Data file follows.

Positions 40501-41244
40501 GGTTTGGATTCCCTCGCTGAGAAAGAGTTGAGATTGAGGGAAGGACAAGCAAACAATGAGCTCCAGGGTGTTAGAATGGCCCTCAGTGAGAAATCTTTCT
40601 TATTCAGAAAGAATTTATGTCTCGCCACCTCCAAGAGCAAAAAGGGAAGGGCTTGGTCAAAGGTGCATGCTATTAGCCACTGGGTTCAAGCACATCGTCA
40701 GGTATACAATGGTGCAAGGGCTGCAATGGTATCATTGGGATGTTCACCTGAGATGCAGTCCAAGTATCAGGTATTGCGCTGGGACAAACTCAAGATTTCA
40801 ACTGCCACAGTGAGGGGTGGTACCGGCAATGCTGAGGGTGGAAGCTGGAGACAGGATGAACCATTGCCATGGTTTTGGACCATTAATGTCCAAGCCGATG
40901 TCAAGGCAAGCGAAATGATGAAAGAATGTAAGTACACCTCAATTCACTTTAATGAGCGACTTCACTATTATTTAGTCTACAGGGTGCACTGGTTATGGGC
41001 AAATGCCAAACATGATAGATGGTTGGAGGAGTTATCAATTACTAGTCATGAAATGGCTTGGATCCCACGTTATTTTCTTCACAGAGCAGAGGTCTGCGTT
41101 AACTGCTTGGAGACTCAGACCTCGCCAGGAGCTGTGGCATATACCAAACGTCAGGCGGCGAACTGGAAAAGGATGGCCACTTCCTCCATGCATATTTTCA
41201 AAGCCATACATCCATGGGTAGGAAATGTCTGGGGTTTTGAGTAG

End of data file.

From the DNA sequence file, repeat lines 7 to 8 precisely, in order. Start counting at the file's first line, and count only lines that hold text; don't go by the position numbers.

41001 AAATGCCAAACATGATAGATGGTTGGAGGAGTTATCAATTACTAGTCATGAAATGGCTTGGATCCCACGTTATTTTCTTCACAGAGCAGAGGTCTGCGTT
41101 AACTGCTTGGAGACTCAGACCTCGCCAGGAGCTGTGGCATATACCAAACGTCAGGCGGCGAACTGGAAAAGGATGGCCACTTCCTCCATGCATATTTTCA